As lockdown eases, the Government has a duty of care for the mental health of our workers
"It is hard to convey the mental anguish experienced by the paramedics, nurses, ambulance workers and doctors I spoke to who feared that without adequate PPE they were putting patients, their families and themselves at risk," says Ian Byrne MP | Credit: PA Images
4 min read
The mental health of the nation’s workers and key workers is of growing concern as lockdown starts to ease.
A YouGov survey for IPPR in April found half of the UK’s health workers to be suffering from mental health problems as a result of fighting Covid-19 on the frontline.
Large numbers of healthcare staff were found to be experiencing stress and trauma and Labour said they were being placed in an impossible situation amid a lack of personal protective equipment (PPE) and rising death rates in care homes.
As MP for Liverpool West Derby, over the last 9 weeks I have been inundated with requests for help in securing vital PPE for key workers who felt at risk at work without adequate protective kit. Despite ongoing assurances by Government that PPE was reaching those who needed it, it wasn’t.
It is hard to convey the mental anguish experienced by the paramedics, nurses, ambulance workers and doctors I spoke to who feared that without adequate PPE they were putting patients, their families and themselves at risk.
A third of nurses rated their mental health as ‘bad’ or ‘very bad’ in April, according to a survey of 3,500 nurses by the Nursing Times. Around 90% reported they were more stressed and anxious at work than usual.
The Government has a duty of care to provide suitable mental health support for all of our key workers.
The IPPR report “Care Fit For Carers”, published in April 2020, stated: “Half of healthcare workers said their mental health had deteriorated since the Covid-19 crisis began. Mental health impact was greatest on younger workers (aged 18 to 34) – where as many as 71% said their mental health had got worse.”
In the same report, 21% of healthcare workers said Covid-19 made them more likely to want to leave the sector. The figure rose to 29% for registered nurses and midwives.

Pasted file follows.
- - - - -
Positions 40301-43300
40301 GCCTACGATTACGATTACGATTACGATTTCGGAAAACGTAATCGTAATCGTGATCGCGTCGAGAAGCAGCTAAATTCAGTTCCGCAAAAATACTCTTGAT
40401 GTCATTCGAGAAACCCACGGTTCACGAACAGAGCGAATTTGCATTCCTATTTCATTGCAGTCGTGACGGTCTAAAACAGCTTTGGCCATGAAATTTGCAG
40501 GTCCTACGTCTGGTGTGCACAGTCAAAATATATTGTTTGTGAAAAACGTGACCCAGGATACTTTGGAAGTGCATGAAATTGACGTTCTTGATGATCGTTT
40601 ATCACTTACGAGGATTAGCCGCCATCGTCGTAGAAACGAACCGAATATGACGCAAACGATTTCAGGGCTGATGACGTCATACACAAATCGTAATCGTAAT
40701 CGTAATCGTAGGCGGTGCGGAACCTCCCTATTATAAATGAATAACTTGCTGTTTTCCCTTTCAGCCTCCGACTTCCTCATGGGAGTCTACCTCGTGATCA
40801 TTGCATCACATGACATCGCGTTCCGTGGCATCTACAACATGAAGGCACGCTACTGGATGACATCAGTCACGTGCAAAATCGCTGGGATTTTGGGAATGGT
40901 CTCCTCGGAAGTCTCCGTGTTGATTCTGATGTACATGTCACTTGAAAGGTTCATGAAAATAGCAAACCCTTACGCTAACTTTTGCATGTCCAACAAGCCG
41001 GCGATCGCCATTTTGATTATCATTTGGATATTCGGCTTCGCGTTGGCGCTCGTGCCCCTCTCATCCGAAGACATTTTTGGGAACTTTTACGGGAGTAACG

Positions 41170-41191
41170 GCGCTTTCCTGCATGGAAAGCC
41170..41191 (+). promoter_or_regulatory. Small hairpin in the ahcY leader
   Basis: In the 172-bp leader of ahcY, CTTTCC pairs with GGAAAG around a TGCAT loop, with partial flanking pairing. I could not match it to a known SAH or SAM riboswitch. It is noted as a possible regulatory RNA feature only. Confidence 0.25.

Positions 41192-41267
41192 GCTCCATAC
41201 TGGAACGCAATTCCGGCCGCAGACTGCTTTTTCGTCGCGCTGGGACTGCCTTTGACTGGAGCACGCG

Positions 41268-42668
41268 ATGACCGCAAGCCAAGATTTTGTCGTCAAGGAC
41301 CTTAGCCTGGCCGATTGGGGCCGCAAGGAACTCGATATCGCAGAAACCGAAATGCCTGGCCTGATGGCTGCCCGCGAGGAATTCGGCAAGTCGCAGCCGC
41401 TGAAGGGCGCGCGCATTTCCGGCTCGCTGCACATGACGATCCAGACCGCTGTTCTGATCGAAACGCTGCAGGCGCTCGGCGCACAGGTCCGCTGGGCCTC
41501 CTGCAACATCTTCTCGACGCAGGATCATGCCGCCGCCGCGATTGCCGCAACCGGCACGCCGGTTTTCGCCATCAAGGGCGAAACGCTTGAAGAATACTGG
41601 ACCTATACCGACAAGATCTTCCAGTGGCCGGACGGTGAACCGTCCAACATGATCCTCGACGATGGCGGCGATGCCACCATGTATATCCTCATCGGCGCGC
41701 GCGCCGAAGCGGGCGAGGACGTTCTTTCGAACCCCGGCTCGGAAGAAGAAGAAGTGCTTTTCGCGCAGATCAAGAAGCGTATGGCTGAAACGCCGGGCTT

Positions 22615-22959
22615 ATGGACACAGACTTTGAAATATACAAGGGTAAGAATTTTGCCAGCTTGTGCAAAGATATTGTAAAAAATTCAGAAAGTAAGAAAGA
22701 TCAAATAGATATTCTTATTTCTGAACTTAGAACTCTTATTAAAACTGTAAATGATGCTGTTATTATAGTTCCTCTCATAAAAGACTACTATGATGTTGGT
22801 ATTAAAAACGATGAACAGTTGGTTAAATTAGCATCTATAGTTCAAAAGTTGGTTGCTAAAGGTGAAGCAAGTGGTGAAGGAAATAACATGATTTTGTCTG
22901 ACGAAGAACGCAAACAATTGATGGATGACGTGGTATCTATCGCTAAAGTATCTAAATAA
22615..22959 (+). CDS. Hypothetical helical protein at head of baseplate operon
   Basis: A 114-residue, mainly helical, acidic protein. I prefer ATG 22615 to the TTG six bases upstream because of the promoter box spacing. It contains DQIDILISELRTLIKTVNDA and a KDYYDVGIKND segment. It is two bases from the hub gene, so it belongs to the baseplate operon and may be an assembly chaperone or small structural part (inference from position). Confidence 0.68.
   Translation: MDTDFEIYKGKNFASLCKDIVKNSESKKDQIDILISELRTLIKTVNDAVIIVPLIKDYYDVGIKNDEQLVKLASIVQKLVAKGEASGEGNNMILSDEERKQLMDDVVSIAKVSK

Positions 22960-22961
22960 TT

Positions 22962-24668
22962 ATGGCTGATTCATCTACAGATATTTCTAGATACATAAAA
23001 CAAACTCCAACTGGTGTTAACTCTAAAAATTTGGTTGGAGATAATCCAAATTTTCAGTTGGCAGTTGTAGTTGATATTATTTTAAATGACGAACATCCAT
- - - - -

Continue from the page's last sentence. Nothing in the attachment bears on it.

There is currently little data available on the effect of the pandemic on social care workers’ mental health. However, a survey conducted by GMB Scotland in April found four in five carers said their mental health had been damaged by their work. And the strain is being felt in many workplaces.
A survey by Unite the union found earlier this month that workers’ concerns about their mental health had increased dramatically during lockdown.
The union surveyed 22,000 workplace activists and just under two-thirds of respondents said there was an increase in mental health issues among members.
The Government has a duty of care to provide suitable mental health support for all of our key workers. The survey also found that nearly one in five respondents (18%) believed that their employer had acted recklessly, for example in failing to supply PPE. And 14% believed their employer was taking advantage of the crisis, for example by terms and conditions.
Unite is calling for a full public inquiry to understand how and why low-paid workers appear to be at most risk of dying from Covid-19. The union made its call following the Office for National Statistics publication of its finding on Covid-19 deaths by profession in April, which at the time showed the highest number of deaths to have occurred in the social care sector.
Too many key workers have been left underpaid, insecure and ignored. TUC analysis estimates that 3.7 million of our key workers earn less than £10 an hour and that many more face insecure conditions at work, including a quarter of care workers on zero-hours contracts.
And the public sector pay freeze enacted by the coalition Government means that many key workers have experienced huge real-term loss to pay, the true price of over a decade of austerity.
Teachers too are under extreme pressure since the prime minister announced that primary schools should open more widely from 1 June.
Nobody wants to see society locked down for a moment longer than is necessary, but its easing must be safe.
The National Education Union (NEU) does not agree that schools should re-open until the five tests it has set out are met.
I share this view and consider a robust test, track, trace and isolate system – which has underpinned the easing of lockdown and re-opening of schools elsewhere – to be essential.
A safe and managed return to work across all sectors must involve close consultation with unions, giving employers ample time to implement plans and ensure appropriate PPE is available and social distancing measures can be observed.
It is also vital that our transport services are safe for passengers and workers.
As we start to cautiously emerge from lockdown, I believe trade unions have an enormous role to play in all of our futures. Our collective goal must always be to protect life, not profit.
More than 5.5 million workers in Britain are in a trade union. If you’re not, isn’t it time you were? Join a union.
Ian Byrne is Labour MP for Liverpool West Derby
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